“We could go down the list of questions–we could say ‘What about the president’s birth certificate? Was that legitimate?’”
—–Jay Carney, in yesterday’s news media briefing, apparently suggesting that public concern with at least four episodes raising legitimate questions regarding serious misconduct at high levels of the Obama Administration was the equivalent of “birtherism.”
Welcome to the club, Jay!
At this point, it is fair to say that Jay Carney can no longer be expected to be honest, responsible or professional, and thus can be included among the elite class of public figures, like Donald Trump, Bill Clinton, Bill Maher and Newt Gingrich, to whom absurd and unethical utterances are like breathing in and out, are shameless, and barely noteworthy on an ethics blog. Unethical people say and do unethical things. That pretty much covers it.
Carney, however, is not like the others in that he speaks for the White House, and Barack Obama. Continue reading
“Very sadly for the country, for a charity — and for the president himself, President Obama has just missed the deadline and now a charity of his choice will not be receiving $5 million — or as I stated much more than $5 million.”
—- Real state tycoon, self-promoting birther and Romney supporter Donald Trump, blaming President Obama for not accepting his challenge to produce various personal records in exchange for Trump sending $5 million dollars to a charity of the President’s choice.
What a mind-boggling, species-embarrassing ass.
OK, this isn’t really Donald Trump; it’s one of the evil, people-eating monsters from “Killer Klowns From Outer Space,” one of the cleverest tongue-in cheek horror films. But there’s really not much difference, when you get right down to it. Mitt Romney shouldn’t want the support of either of them. In fact, I’d take the clown over the Donald.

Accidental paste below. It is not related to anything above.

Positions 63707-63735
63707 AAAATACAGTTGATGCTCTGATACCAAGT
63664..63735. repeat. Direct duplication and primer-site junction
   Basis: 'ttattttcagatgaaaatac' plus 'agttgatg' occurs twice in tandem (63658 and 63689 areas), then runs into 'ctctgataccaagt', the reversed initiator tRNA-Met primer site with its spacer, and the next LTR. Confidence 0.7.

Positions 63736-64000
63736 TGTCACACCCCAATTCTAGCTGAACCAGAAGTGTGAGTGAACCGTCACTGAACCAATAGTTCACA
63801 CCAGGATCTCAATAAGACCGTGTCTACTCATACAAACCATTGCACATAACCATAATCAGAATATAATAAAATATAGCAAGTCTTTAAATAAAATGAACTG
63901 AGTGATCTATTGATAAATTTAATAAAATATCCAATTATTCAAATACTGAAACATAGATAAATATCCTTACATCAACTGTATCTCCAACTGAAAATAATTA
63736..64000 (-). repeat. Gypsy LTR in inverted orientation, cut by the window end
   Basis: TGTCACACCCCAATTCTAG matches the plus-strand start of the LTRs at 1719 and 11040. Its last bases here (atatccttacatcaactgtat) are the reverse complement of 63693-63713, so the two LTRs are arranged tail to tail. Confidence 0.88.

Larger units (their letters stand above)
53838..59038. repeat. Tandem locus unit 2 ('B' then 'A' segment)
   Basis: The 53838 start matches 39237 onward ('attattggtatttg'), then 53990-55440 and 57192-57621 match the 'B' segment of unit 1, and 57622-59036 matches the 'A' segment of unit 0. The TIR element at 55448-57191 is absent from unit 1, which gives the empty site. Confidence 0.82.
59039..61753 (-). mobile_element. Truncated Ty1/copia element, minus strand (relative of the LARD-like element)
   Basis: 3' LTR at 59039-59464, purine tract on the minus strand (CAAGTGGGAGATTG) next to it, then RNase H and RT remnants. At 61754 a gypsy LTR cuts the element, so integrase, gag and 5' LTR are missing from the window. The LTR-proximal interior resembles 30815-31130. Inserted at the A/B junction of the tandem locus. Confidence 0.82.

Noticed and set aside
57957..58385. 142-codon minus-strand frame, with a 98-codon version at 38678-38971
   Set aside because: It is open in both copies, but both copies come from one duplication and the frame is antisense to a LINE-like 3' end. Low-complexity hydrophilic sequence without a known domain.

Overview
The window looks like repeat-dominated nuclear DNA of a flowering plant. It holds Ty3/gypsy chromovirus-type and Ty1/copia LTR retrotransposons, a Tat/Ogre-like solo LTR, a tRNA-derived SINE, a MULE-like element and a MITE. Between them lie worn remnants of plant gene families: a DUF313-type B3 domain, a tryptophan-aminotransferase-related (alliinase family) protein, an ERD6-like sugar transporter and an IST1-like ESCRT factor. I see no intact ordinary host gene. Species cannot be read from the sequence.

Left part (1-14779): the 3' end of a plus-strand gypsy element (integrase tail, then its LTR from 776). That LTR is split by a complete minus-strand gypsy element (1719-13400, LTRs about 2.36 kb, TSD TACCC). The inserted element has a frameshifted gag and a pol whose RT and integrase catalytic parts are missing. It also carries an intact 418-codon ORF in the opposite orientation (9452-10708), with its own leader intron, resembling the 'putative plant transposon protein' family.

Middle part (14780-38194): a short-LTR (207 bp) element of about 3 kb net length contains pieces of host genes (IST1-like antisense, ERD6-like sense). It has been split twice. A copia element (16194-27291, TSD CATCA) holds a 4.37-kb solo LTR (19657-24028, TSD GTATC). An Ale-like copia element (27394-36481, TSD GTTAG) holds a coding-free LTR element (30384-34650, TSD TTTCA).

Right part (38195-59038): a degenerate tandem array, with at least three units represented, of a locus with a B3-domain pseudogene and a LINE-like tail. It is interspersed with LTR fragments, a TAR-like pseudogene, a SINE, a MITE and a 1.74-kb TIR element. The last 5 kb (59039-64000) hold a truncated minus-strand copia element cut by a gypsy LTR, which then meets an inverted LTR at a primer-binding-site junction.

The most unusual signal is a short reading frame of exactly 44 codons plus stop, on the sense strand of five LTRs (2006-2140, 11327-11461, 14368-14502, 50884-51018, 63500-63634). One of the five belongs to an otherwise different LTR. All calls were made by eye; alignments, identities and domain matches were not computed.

Trump also noted that his money could have been used to swell the relief funds for Superstorm Sandy. That’s right: According to Trump, President Obama is responsible for Donald Trump not being generous, charitable and patriotic by contributing to help the victims of a disaster.
I know that it is a tight election contest, and no candidate should be expected to toss away any voter or supporter—“Any port in a storm,” and all that. (Remind me to add that one to the ratioanalizations list.) Nevertheless, Mitt Romney would bolster credibility and reputation for integrity if he repudiated this awful man, and pronounced him what he is beyond all argument: a vile, irresponsible, offensive buffoon whose admiration, endorsement friendship or support sullies and diminishes anyone and anything he bestows it upon.
Facts: The Blaze
Graphic: Release Donkey
That’s Gloria on the left, Donald on the right.
What could be more challenging than trying to choose between Gloria Allred and Donald Trump in the field of inappropriate and shameless headline grabbing?
Both Trump and Allred this week decided to distract voters from the solemn and difficult job of deciding which Presidential candidate’s misrepresentations to forgive by trumpeting an upcoming “October Surprise” that would propel their respective champions to victory. In addition, both are shameless using the election to get their names in the papers for pure personal publicity purposes, to attack Obama or Romney using innuendo, and to attempt to skew a close election by using old matters far past their pull date. The tactic worked for both publicity hounds, because an October surprise in 2000, held for months and leaked by a Gore operative, probably cost George W. Bush the popular vote: his covered up DWI arrest of more than a decade earlier.
Your test: whose attempted late hit was more unethical? We will stipulate that both are revolting. The candidates: Continue reading
Law professor/blogger Ann Althouse properly chastises The National Review’s Jonathan Cohn for designating “Bush v. Gore” as the most earth-shattering case of the 21st Century, and not just because the case, decided in December of 2000, occurred in the 20th Century.
“Ridiculous! I can’t believe Cohn doesn’t know that if the case had gone the other way Gore would still have lost in the end!”, Althouse writes, reminding her readers of the results of the objective, meticulous and multiple recounts performed by journalists in 2001, which showed—much to the surprise of the counters, who were dying to be able to report that Gore had been robbed—that “George W. Bush would have won a hand count of Florida’s disputed ballots if the standard advocated by Al Gore had been used.”